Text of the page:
Why the Robertson-to-Blue Jays rumour doesn't add up

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David Robertson is an intriguing name for the Blue Jays, but the fit is tricky. (Getty Images)
David Robertson is an intriguing name for the Blue Jays, but the fit is tricky. (Getty Images)

Chicago White Sox closer David Robertson is simultaneously the exact sort of player the Toronto Blue Jays could use and the type they are unlikely to acquire.

Over weekend, the hot rumour – reported by Nick Cafardo of the Boston Globe – was that the Blue Jays had engaged in trade talks with Chicago about the 31-year-old reliever, who’s apparently “more than available.” It’s an idea that certainly isn’t without merit on first glance.

The White Sox have been in full teardown mode all offseason and have little use for a top-flight veteran reliever. The Blue Jays, meanwhile, have an outstanding closer in Roberto Osuna, but their other high-leverage right-handers are 40-year-old Jason Grilli, and Joe Biagini, who hadn’t pitched above Double-A at this time last year. They are a veteran group with a win-now mentality and a bullpen in need of reinforcements.

Robertson would be an excellent bridge to Osuna, a role he served with distinction while setting up Mariano Rivera during his time with the New York Yankees. Last year was his worst season since 2010, and he was still worth a full Win Above Replacement per FanGraphs – good for 41st among all relievers. Over the last six seasons, he’s baseball’s fourth-best reliever by WAR. There isn’t a better bullpen arm out there in free agency or on the known trade market.

Where this train gets derailed is the issue of compensation. Although Alex Anthopoulos became something of a local folk hero by repeatedly trading prospects for veterans, the acquisition of well-compensated players in their thirties is a very difficult act to pull off.

Robertson is a perfect example, in fact. Prior to the 2015 season, he signed a four-year deal worth $48 million in free agency. Presumably, he signed that contract because it was the highest amount of money offered to him – or at least close to it. That means most of the league felt Robertson was not worth that amount of money.

Therefore, if you want to trade for a player like Robertson, not only are you agreeing to pay a salary you likely found unpalatable at the time it was agreed to – you’re also giving away potentially valuable prospects for the privilege. It’s an issue Blue Jays general manager Ross Atkins touched on during an interview with Naylor and Landsberg on TSN Radio last Monday (h/t Andrew Stoeten), while discussing stated goal of making the team younger:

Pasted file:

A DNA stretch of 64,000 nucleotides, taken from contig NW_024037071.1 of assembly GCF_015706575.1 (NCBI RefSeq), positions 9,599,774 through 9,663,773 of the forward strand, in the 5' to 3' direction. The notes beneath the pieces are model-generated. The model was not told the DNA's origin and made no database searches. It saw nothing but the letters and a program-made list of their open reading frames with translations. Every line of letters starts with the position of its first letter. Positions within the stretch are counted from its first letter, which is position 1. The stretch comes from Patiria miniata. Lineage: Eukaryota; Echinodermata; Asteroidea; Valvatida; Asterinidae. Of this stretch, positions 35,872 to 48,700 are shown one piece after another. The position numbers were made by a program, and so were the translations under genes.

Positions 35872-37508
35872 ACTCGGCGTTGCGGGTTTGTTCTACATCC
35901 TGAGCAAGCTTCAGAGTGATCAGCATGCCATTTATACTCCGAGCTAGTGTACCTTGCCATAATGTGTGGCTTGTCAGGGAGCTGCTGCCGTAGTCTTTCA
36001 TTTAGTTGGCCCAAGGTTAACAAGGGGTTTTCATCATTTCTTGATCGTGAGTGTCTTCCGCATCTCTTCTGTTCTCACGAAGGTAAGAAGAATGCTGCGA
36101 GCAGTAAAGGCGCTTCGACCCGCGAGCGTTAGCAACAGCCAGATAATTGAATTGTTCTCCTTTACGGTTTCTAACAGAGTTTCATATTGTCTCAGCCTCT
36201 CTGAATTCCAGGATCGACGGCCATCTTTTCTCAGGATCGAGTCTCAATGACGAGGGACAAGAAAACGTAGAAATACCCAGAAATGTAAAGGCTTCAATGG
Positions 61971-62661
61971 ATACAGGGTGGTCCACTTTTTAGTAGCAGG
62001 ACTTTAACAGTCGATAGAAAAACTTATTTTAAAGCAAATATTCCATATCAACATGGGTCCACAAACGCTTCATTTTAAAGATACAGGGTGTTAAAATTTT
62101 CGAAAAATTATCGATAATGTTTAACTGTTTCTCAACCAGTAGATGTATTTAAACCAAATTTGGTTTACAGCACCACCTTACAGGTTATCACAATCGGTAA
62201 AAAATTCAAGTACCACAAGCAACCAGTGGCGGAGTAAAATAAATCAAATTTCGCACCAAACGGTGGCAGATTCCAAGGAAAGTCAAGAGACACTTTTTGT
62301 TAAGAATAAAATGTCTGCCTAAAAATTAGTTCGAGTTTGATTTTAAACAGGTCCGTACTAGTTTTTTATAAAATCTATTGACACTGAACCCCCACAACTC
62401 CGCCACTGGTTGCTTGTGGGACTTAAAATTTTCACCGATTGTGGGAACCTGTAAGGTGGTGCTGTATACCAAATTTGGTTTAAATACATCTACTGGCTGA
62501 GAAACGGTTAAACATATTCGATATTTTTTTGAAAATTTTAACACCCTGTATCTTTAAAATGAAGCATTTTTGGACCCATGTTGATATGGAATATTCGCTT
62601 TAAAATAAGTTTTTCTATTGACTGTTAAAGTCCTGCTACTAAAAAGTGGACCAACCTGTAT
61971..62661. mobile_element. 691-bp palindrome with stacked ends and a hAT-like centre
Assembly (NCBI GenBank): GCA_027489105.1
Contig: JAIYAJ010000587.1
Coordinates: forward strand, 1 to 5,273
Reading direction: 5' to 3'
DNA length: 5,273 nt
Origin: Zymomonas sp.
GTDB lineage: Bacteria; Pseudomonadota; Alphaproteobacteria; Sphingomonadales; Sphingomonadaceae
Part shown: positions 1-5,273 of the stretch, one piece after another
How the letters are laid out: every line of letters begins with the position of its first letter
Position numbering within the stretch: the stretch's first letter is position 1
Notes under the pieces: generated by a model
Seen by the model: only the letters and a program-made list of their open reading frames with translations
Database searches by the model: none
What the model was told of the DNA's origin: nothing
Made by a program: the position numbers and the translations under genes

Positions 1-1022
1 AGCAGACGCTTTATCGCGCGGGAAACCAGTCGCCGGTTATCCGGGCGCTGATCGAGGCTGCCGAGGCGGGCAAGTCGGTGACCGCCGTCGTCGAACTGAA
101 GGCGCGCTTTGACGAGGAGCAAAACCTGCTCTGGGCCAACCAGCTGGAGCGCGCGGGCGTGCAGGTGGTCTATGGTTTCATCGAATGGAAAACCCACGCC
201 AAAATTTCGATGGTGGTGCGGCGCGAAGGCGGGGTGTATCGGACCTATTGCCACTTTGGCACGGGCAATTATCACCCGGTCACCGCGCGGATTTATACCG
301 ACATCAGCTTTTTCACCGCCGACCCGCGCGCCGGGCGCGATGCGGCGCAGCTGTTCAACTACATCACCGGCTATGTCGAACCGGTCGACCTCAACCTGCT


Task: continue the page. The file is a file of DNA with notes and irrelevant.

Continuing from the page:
How you do that is you don’t trade your prospects. You don’t make your team younger by going into free agency — the one way you do it is you don’t trade the bulk of your double-A and triple-A players to acquire 32-year-olds — or whatever their age is. So our strategy to stay younger, and more athletic, and more agile, and to keep and balance is touse cash instead of players.

It could be argued that based on the team’s additions of Jose Bautista (36), Kendrys Morales (33), and Steve Pearce (33) this offseason, Atkins isn’t the foremost authority on making a team younger – but he makes a good point. By and large, if you’re looking to add veteran talent, the best way to do it is to open your wallet in free agency rather than taking on significant salary and shipping out prospects in a trade.

As a result, there are really two ways a Blue Jays-White Sox deal for Robertson could go down:

  • The White Sox eat the vast majority of Robertson’s salary and get a strong prospect return from the Blue Jays.

The right to have Robertson on your team for the next two seasons is certainly not worth the $25 million he’s owed, plus some of your organization’s best prospects. However, if you could have the relief ace at a minuscule salary that could be worth ponying up for.

Unfortunately for the Blue Jays, it’s hard imagine what exactly “ponying up” would look like.  Keith Law of ESPN recently ranked the team’s farm system 21st in the major leagues. While the system isn’t totally bereft of talent, depth is an issue. Names like Vladimir Guerrero Jr., Sean Reid-Foley, Anthony Alford, and Richard Urena probably shouldn’t be on the table for a reliever, and beyond that it’s hard to see what would compel the White Sox to pay Robertson a significant amount of money to pitch for Toronto.

2. The Blue Jays take on the entirety of Robertson’s salary and the White Sox get a modest prospect return.

If the Blue Jays need to pay the remainder of Robertson’s backloaded deal, they simply aren’t forking over their top young talent. At the very least, they aren’t giving up guys who are close to making a major-league impact.

The problem here is that salary relief isn’t nearly as valuable to the White Sox as prospect capital. If they move Robertson, it’s not as if they’ll pivot and go for a pricey veteran in another deal. Also, estimates of the Blue Jays current payroll sits at $155 million, while estimates of their eventual budget range from $160-165 million. Unless ownership could be sold on the idea that Robertson is worth increasing payroll for, he probably just costs too much.

If you look hard enough, it’s easy enough to find a potential match between a player and a team on the trade market, and Robertson to the Blue Jays works.

What doesn’t work is Robertson + $25 million over two years + a constrained Blue Jays budget + a below-average farm system in Toronto + a White Sox team in no desperate need of salary relief. A significant trade in baseball is often a complex equation and “Robertson to Toronto” just doesn’t add up.

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